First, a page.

Here’s an interesting hypothesis: that all current life on Earth originated from a planet-wide super-organism named LUCA.
The latest results suggest LUCA was the result of early life’s fight to survive, attempts at which turned the ocean into a global genetic swap shop for hundreds of millions of years. Cells struggling to survive on their own exchanged useful parts with each other without competition — effectively creating a global mega-organism.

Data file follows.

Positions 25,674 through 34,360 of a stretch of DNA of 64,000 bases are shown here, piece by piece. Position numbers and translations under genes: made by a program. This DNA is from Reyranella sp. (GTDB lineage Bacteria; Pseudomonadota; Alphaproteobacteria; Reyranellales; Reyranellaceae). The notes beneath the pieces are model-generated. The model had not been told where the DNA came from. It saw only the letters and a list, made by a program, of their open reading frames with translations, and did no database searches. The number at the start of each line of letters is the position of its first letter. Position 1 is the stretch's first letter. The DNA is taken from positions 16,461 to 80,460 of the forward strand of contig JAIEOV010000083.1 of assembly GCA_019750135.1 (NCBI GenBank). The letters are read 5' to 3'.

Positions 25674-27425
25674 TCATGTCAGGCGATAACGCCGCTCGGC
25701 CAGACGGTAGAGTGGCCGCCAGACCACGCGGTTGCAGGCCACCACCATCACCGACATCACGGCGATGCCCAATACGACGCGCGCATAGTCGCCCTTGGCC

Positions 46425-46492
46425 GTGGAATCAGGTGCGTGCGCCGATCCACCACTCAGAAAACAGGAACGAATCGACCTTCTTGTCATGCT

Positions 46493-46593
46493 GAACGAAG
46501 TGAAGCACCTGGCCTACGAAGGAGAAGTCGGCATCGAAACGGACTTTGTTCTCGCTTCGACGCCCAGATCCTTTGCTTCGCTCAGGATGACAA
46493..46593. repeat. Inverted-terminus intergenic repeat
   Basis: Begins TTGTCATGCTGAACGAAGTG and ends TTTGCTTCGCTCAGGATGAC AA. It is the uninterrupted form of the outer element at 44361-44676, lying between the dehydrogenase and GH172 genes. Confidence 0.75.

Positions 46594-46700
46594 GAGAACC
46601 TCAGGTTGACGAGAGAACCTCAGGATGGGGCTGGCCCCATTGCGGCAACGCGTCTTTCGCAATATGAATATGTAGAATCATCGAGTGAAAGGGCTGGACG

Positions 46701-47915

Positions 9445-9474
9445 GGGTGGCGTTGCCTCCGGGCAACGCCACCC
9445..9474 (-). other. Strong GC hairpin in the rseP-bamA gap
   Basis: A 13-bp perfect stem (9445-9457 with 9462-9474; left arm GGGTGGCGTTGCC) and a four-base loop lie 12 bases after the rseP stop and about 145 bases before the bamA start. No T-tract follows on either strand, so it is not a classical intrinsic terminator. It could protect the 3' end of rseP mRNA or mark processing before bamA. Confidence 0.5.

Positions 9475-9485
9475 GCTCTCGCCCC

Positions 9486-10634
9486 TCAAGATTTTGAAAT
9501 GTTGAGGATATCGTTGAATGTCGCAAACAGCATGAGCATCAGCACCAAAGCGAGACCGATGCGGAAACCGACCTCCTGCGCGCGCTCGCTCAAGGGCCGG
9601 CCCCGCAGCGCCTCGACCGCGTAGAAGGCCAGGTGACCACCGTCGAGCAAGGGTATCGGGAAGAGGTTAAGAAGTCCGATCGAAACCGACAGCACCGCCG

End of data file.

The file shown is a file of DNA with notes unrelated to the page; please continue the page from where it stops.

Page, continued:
It was around 2.9 billion years ago that LUCA split into the three domains of life: the single-celled bacteria and archaea, and the more complex eukaryotes that gave rise to animals and plants (see timeline). It’s hard to know what happened before the split. Hardly any fossil evidence remains from this time, and any genes that date that far back are likely to have mutated beyond recognition.